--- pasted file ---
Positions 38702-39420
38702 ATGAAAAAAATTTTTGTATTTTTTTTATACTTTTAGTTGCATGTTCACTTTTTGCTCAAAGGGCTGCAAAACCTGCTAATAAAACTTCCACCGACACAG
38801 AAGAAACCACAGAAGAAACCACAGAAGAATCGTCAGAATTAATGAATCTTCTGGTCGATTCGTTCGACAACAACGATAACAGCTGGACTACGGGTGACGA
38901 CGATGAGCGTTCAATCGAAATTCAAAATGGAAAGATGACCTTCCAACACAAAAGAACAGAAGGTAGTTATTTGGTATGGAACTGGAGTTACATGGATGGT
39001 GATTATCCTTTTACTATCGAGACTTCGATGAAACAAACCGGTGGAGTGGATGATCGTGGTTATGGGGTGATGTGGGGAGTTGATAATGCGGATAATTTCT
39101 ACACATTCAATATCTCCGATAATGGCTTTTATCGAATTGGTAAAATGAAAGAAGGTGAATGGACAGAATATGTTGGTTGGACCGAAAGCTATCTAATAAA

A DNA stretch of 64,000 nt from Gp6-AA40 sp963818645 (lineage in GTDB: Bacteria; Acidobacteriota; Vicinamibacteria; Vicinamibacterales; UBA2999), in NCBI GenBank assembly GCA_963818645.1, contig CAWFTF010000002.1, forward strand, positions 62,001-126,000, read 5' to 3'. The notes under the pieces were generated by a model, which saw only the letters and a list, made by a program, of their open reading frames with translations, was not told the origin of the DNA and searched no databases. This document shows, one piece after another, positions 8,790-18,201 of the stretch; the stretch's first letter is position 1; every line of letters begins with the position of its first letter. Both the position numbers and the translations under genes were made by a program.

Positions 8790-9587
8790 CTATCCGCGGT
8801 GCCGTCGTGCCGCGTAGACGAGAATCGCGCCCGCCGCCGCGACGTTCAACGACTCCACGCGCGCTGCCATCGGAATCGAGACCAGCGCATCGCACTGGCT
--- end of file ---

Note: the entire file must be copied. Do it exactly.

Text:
Positions 38702-39420
38702 ATGAAAAAAATTTTTGTATTTTTTTTATACTTTTAGTTGCATGTTCACTTTTTGCTCAAAGGGCTGCAAAACCTGCTAATAAAACTTCCACCGACACAG
38801 AAGAAACCACAGAAGAAACCACAGAAGAATCGTCAGAATTAATGAATCTTCTGGTCGATTCGTTCGACAACAACGATAACAGCTGGACTACGGGTGACGA
38901 CGATGAGCGTTCAATCGAAATTCAAAATGGAAAGATGACCTTCCAACACAAAAGAACAGAAGGTAGTTATTTGGTATGGAACTGGAGTTACATGGATGGT
39001 GATTATCCTTTTACTATCGAGACTTCGATGAAACAAACCGGTGGAGTGGATGATCGTGGTTATGGGGTGATGTGGGGAGTTGATAATGCGGATAATTTCT
39101 ACACATTCAATATCTCCGATAATGGCTTTTATCGAATTGGTAAAATGAAAGAAGGTGAATGGACAGAATATGTTGGTTGGACCGAAAGCTATCTAATAAA

A DNA stretch of 64,000 nt from Gp6-AA40 sp963818645 (lineage in GTDB: Bacteria; Acidobacteriota; Vicinamibacteria; Vicinamibacterales; UBA2999), in NCBI GenBank assembly GCA_963818645.1, contig CAWFTF010000002.1, forward strand, positions 62,001-126,000, read 5' to 3'. The notes under the pieces were generated by a model, which saw only the letters and a list, made by a program, of their open reading frames with translations, was not told the origin of the DNA and searched no databases. This document shows, one piece after another, positions 8,790-18,201 of the stretch; the stretch's first letter is position 1; every line of letters begins with the position of its first letter. Both the position numbers and the translations under genes were made by a program.

Positions 8790-9587
8790 CTATCCGCGGT
8801 GCCGTCGTGCCGCGTAGACGAGAATCGCGCCCGCCGCCGCGACGTTCAACGACTCCACGCGCGCTGCCATCGGAATCGAGACCAGCGCATCGCACTGGCT